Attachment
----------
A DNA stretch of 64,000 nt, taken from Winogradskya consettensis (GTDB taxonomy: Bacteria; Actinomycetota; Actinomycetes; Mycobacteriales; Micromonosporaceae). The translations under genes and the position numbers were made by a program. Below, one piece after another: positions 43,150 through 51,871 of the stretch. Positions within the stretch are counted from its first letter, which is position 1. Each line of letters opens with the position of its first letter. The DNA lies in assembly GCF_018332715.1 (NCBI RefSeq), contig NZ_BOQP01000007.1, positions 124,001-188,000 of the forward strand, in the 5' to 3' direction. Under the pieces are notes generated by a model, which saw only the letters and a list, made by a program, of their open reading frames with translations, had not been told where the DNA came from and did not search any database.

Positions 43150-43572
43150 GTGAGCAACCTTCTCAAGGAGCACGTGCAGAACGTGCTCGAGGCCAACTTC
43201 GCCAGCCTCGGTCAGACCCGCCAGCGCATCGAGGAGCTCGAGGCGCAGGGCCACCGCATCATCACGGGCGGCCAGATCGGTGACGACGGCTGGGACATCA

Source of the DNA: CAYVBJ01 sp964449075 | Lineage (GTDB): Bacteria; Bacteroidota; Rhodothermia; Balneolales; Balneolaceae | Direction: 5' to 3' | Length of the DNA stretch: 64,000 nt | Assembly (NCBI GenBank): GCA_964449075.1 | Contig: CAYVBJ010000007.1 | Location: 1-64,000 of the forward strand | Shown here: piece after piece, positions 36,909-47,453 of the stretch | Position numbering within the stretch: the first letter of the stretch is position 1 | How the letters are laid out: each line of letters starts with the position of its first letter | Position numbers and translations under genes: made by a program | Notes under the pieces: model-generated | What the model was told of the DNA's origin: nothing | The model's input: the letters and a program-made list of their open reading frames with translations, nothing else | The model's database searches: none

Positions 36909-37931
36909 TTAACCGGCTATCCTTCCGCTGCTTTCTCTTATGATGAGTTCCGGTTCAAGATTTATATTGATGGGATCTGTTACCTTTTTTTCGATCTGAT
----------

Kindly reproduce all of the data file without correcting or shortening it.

A DNA stretch of 64,000 nt, taken from Winogradskya consettensis (GTDB taxonomy: Bacteria; Actinomycetota; Actinomycetes; Mycobacteriales; Micromonosporaceae). The translations under genes and the position numbers were made by a program. Below, one piece after another: positions 43,150 through 51,871 of the stretch. Positions within the stretch are counted from its first letter, which is position 1. Each line of letters opens with the position of its first letter. The DNA lies in assembly GCF_018332715.1 (NCBI RefSeq), contig NZ_BOQP01000007.1, positions 124,001-188,000 of the forward strand, in the 5' to 3' direction. Under the pieces are notes generated by a model, which saw only the letters and a list, made by a program, of their open reading frames with translations, had not been told where the DNA came from and did not search any database.

Positions 43150-43572
43150 GTGAGCAACCTTCTCAAGGAGCACGTGCAGAACGTGCTCGAGGCCAACTTC
43201 GCCAGCCTCGGTCAGACCCGCCAGCGCATCGAGGAGCTCGAGGCGCAGGGCCACCGCATCATCACGGGCGGCCAGATCGGTGACGACGGCTGGGACATCA

Source of the DNA: CAYVBJ01 sp964449075 | Lineage (GTDB): Bacteria; Bacteroidota; Rhodothermia; Balneolales; Balneolaceae | Direction: 5' to 3' | Length of the DNA stretch: 64,000 nt | Assembly (NCBI GenBank): GCA_964449075.1 | Contig: CAYVBJ010000007.1 | Location: 1-64,000 of the forward strand | Shown here: piece after piece, positions 36,909-47,453 of the stretch | Position numbering within the stretch: the first letter of the stretch is position 1 | How the letters are laid out: each line of letters starts with the position of its first letter | Position numbers and translations under genes: made by a program | Notes under the pieces: model-generated | What the model was told of the DNA's origin: nothing | The model's input: the letters and a program-made list of their open reading frames with translations, nothing else | The model's database searches: none

Positions 36909-37931
36909 TTAACCGGCTATCCTTCCGCTGCTTTCTCTTATGATGAGTTCCGGTTCAAGATTTATATTGATGGGATCTGTTACCTTTTTTTCGATCTGAT